Library Media Center

Topics: School library, Library, Librarian Pages: 8 (2563 words) Published: May 18, 2013
Library Media Center
Lisa Bertie
EDU 367 Elementary & Secondary School Media
Instructor: Judy Donovan
May 13, 2013

Library Media Center
Libraries have always been a source of knowledge and almost unlimited information for students, lovers of literature, and researchers. The ability to find the information needed is in the hands of the Librarian. This individual is well versed in all library materials from microfiche to non-fiction books and the fastest way to access these materials. This reflection paper examines three programs and technologies associated with Library Media, along with the qualities required for an outstanding Media Library Manager. As technology has advanced so has its place in the library realm. Library Media Programs

The media programs found in school libraries operated by certified teacher-librarians give students access to various resources that help the students become well versed in their academic world. The learning requirements for school students continue to advance and students need some help to meet that challenge. This is also an area that is important to the district as well as individual schools. The following is a list of five library media programs that will be beneficial to schools, teachers, and students. Reading Promotion

Under this program literature gets a breath of fresh air. Stories and concepts that might have seem boring and outdated to modern day school children gain a new appreciation and critical thinking through activities such as readers' advisories, booktalks, and awards programs (OSPI). Modern day students are several generations removed from the time of Shakespeare and the concepts of old English. It is important to show the students that Macbeth, Othello, and other classical forms of literature can teach them modern day life skills. By engaging the students in critical thinking to determine how classical literature can be used in their everyday lives keeps these magnificent works alive in the hearts of the next generation and they serve a functional purpose. Information & Resource Management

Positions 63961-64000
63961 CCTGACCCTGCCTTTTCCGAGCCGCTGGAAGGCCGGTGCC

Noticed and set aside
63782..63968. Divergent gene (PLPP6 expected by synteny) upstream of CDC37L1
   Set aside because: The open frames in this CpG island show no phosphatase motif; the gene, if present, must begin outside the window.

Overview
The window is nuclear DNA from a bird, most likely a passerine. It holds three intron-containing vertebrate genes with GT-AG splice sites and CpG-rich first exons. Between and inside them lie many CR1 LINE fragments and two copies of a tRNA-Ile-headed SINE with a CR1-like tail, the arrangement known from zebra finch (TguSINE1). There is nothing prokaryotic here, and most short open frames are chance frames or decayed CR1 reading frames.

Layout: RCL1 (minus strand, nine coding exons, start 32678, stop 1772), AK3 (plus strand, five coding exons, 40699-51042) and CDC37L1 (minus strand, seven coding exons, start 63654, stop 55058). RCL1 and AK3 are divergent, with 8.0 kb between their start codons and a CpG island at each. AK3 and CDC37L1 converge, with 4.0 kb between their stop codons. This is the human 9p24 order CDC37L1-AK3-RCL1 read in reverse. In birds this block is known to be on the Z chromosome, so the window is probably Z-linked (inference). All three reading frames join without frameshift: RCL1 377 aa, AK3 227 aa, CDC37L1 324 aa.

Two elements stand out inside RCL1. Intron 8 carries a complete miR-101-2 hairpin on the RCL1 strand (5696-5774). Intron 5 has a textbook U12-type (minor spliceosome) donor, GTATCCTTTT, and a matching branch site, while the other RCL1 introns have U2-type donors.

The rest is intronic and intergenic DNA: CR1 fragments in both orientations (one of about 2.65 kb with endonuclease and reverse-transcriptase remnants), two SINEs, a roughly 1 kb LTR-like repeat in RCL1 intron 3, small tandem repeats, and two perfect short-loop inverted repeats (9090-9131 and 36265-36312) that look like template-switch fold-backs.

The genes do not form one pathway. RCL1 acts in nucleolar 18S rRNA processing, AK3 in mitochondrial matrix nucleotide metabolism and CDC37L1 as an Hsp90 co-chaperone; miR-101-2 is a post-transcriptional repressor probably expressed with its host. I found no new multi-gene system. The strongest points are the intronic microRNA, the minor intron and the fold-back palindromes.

In order to ensure that all the materials students need are readily available, up to date and easily located there must be a high degree of resource management. Some ways to make sure these resources are properly catalogues are: library collections, databases, web pages, and/or instructional resources (OSPI). Children live in the world of ease of use and quick access. If students come into the school library and cannot find the information they need then they will not come back or only come back when absolutely necessary? Curriculum & Instruction Collaboration

As mentioned in the previous section students come into the library to find resources in order to answer questions about their homework, get information for papers, and study for tests. It is important that the teachers and the librarians stay in touch when it comes to the school curriculum (OSPI). Communication between the two parties allows for the right materials for the job and various forms of those materials to be distributed or available to the students. In this ways learning is made much simpler. Information Services

This is the area where print and electronic information resources come together. It is imperative that students and teachers are taught the most effective means to access and use these materials (OSPI). Without specific training students may become frustrated and then waist time doing unproductive activities. Also, the teachers need to appear knowledgeable to the students. Students need to have the ability to access knowledge from print in traditional ways as well as the knowledge to gather electronic information in the modern way. Library Program Advocacy

"Communicate the school library program's vision, goals, and learning objectives to administration, staff, parents, and community to advance the program and its role in the learning environment (OSPI)."...

References: Spinks, A. (2009). Library Media Programs and Student Achievement. Retrieved May 13, 2013
State of Washington Office of Superintendent of Public Instruction (OSPI). (n.d.). School
Library Media Programs and Teacher-Librarians. Retrieved May 13, 2013 from
Wools, B. (2008). The school library media manager (4th ed.). Westport, CT: Libraries Unlimited.
Vacek, R. (n.d.). Technology Trends in Libraries - Today & Tomorrow. Retrieved May 13, 2013
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